The move sent Chile, a global mining powerhouse that has few hydrocarbons of its own, scrambling to find new sources of supply. The spat also helped foster a move towards alternative energy sources like wind and solar in Chile.

Pinera said the two countries had very different, but often complementary, energy needs, and that depending on the time of year and circumstance, could either export or import fuel and electricity across their shared border.

“This will permit us to back one another up without having to spend excess money to do so,” he said.

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Añelo Population Growth Part Of Region’s Shale Boom

(Energy Analytics Institute, Ian Silverman, 20.Oct.2018) — Añelo’s population is expected to reach 25,000 by 2023 compared to nearly 8,000 today and just 2,000 in 2011, reported the media outlet Río Negro.

“80% of the city has basic services such as water, electricity, gas and sewage,” reported the daily, citing Deliberative Council President Milton Morales.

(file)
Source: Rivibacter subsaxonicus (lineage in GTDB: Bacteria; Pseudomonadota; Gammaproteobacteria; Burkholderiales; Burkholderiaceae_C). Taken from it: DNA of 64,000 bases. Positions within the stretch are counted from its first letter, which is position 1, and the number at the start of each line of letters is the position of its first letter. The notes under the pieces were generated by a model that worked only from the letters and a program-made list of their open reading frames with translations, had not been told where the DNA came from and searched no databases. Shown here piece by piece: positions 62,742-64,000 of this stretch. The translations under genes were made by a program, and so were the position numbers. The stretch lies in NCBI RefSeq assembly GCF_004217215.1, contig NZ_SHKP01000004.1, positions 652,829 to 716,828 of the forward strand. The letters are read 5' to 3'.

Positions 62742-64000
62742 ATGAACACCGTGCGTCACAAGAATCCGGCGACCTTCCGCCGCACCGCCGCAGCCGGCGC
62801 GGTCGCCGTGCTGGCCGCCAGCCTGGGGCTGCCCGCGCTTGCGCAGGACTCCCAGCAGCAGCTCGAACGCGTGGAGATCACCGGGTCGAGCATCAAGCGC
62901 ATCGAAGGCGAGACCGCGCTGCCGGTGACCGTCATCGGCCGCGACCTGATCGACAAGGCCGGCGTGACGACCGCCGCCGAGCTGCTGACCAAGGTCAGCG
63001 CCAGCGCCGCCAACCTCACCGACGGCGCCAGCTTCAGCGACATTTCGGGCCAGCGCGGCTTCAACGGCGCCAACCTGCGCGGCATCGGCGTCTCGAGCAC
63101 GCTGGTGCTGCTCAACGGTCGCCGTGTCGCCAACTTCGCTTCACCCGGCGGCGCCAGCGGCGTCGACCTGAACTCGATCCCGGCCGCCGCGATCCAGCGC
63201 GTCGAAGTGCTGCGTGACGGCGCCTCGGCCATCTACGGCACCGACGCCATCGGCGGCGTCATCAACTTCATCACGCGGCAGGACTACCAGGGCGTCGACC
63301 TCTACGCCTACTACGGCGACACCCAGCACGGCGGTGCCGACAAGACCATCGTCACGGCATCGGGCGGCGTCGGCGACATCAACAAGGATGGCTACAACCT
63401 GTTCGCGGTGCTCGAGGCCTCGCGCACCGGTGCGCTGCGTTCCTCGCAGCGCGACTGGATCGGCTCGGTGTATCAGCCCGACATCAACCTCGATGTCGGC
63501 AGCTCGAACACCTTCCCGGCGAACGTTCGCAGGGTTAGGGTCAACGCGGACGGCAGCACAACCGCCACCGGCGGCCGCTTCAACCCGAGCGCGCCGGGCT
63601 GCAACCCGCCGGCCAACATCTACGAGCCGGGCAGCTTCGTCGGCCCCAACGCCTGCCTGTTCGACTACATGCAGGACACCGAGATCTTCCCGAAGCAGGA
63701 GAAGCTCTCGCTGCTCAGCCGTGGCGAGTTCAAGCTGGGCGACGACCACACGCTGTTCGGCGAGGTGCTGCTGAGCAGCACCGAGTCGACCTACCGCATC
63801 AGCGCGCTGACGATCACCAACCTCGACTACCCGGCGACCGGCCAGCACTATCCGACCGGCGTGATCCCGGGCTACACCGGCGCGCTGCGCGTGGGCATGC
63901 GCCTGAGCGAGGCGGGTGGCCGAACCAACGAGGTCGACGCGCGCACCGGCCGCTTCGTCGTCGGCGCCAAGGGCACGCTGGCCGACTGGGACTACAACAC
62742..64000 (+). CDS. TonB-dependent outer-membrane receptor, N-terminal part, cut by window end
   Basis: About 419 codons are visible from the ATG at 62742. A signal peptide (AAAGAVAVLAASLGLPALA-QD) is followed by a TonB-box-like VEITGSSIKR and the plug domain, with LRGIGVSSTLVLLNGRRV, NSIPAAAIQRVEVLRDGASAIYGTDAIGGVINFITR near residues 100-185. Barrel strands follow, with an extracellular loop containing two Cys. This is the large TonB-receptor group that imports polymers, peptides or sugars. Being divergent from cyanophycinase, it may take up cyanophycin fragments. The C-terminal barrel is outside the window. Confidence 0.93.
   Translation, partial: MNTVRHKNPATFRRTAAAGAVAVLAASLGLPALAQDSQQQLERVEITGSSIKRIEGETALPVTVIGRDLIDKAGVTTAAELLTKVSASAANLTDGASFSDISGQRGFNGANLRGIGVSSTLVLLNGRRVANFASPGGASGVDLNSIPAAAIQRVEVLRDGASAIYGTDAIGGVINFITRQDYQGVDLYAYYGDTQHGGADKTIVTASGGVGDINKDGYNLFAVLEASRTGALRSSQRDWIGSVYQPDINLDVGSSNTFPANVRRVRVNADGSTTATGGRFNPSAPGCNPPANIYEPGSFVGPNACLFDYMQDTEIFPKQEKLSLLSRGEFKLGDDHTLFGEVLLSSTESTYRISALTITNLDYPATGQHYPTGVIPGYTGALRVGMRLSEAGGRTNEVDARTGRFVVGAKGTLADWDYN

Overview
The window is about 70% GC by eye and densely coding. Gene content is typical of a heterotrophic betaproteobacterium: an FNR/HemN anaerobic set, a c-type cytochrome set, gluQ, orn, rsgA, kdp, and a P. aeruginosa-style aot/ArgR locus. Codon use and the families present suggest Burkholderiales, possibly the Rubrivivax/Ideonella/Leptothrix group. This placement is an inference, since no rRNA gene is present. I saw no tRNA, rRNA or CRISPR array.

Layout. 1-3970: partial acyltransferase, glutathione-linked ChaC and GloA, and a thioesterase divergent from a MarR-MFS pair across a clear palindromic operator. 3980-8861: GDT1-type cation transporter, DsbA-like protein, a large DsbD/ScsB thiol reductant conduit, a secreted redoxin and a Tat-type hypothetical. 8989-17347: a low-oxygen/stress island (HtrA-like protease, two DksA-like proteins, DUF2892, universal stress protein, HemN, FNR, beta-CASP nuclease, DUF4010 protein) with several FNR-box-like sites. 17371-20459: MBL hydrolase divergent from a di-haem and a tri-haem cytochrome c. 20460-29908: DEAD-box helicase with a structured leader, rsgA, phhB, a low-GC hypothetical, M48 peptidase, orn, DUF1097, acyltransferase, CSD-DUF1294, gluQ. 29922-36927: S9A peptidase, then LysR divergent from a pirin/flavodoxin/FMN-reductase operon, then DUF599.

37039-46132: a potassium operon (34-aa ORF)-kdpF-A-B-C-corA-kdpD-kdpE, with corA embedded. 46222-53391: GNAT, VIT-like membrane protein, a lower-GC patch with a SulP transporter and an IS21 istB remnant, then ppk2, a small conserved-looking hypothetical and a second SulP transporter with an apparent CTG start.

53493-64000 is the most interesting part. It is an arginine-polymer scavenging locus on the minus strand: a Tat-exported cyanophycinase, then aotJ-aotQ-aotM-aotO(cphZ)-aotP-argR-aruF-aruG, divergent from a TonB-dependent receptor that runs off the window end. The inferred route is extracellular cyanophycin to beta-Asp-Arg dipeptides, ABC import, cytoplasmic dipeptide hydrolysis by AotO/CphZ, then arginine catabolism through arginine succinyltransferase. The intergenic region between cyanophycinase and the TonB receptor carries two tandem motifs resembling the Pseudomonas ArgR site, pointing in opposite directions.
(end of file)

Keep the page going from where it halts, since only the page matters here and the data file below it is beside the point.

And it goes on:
In October 2018, the city will inaugurate its first level 3 hospital with assistance from the YPF Foundation and Chevron’s Baylor Foundation.

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Argentina To Reduce Bolivian Gas Imports To Minimum

(Energy Analytics Institute, Jared Yamin, 20.Oct.2018) — Argentina will likely reduce its demand for Bolivian natural gas imports to a minimum, says an oil analyst.

Argentina, which continues to boost production of its unconventional shale gas resources located in the Vaca Muerta formation in the Neuquen region, will likely reduce its demand for natural gas imports from Bolivia to a minimum 23.5 million cubic meters per day (MMcm/d), reported the daily newspaper El Diario, citing Jubilee Foundation Oil Analyst Raul Velásquez.

The analyst made the comments after declarations from Argentina’s Energy Secretary Javier Iguacel that revealed that in two years the country would no longer need to import gas from Bolivia.

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YPF Personnel Try To Mitigate Gas Leak In Bandurria

(Energy Analytics Institute, Ian Silverman, 19.Oct.2018) — YPF personnel conducted operations today to mitigate a gas leak located at the Bandurria deposit in Neuquén.